Venu came running up the front steps with a handful of red powder and a wooden stem broken from a stick of incense. He went around to the side of the porch and ran some water from the spigot there into his hand and came right back, looking like he was bleeding from an artery, speaking at me in rapid-fire Telugu and pointing frenetically at my forehead with the stick.
This could only mean one thing: it’s time for a makeover !!
He dipped the stick into the thick red goop in his hand; then deftly pressed it to my forehead and removed it again in a single motion, leaving behind this perfectly vertical red mark.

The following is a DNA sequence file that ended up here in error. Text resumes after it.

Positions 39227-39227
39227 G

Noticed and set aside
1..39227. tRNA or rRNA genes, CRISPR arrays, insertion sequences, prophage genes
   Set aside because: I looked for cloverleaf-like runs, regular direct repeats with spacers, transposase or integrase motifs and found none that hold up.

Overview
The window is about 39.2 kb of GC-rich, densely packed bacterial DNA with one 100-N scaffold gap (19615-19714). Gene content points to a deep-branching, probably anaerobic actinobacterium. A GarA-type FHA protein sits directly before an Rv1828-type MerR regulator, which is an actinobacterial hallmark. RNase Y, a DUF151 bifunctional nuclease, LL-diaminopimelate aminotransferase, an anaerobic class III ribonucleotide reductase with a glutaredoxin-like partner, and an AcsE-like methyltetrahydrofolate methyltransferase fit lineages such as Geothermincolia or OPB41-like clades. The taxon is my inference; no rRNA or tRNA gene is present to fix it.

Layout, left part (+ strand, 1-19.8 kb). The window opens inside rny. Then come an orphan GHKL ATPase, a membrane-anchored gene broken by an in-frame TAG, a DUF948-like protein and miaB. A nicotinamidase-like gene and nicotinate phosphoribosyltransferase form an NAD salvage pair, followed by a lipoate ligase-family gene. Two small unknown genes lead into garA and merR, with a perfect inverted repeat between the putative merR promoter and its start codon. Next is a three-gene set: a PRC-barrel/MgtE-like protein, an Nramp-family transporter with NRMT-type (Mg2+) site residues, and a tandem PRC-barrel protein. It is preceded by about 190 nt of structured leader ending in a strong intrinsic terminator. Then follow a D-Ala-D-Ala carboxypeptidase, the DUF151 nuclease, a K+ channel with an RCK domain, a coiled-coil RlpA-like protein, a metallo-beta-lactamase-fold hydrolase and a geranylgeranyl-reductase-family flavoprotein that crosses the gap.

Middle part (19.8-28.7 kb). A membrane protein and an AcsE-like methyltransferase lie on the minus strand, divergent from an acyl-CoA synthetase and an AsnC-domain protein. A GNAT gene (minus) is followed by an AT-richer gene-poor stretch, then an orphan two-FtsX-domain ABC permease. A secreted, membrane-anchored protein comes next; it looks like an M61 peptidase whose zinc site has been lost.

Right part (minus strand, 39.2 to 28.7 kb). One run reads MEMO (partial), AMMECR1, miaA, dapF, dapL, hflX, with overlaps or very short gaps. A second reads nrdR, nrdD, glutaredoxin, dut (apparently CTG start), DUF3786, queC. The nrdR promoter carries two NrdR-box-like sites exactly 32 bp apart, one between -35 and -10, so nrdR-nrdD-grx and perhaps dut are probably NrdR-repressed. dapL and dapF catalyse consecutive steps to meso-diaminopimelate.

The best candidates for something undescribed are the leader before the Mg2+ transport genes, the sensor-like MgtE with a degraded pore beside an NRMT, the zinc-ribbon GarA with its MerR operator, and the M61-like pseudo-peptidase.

The red stuff is a powder called kumkum, but Venu and his family call it “kumkuma” as they speak Telugu. These marks are, as I understand it, primarily a Hindu custom, and it originated long long ago with blood sacrifices. As messy animal sacrifices became less fashionable, the powdered kumkum eventually took its place; serving the same wide variety of purposes, but without making so much noise. The velvet adhesive dots of various colors and the jewelesque adhesive Bindis are also descended from the same origins. Anyway, these particular kumkum marks indicate to which of the many manifestations of the Hindu goddess you are devoted; in the case of this single vertical line, I think it indicates devotion to Shakti and/or Lakshmi. And though this is a primarily Hindu thing, forehead decoration in general here is for anyone to enjoy.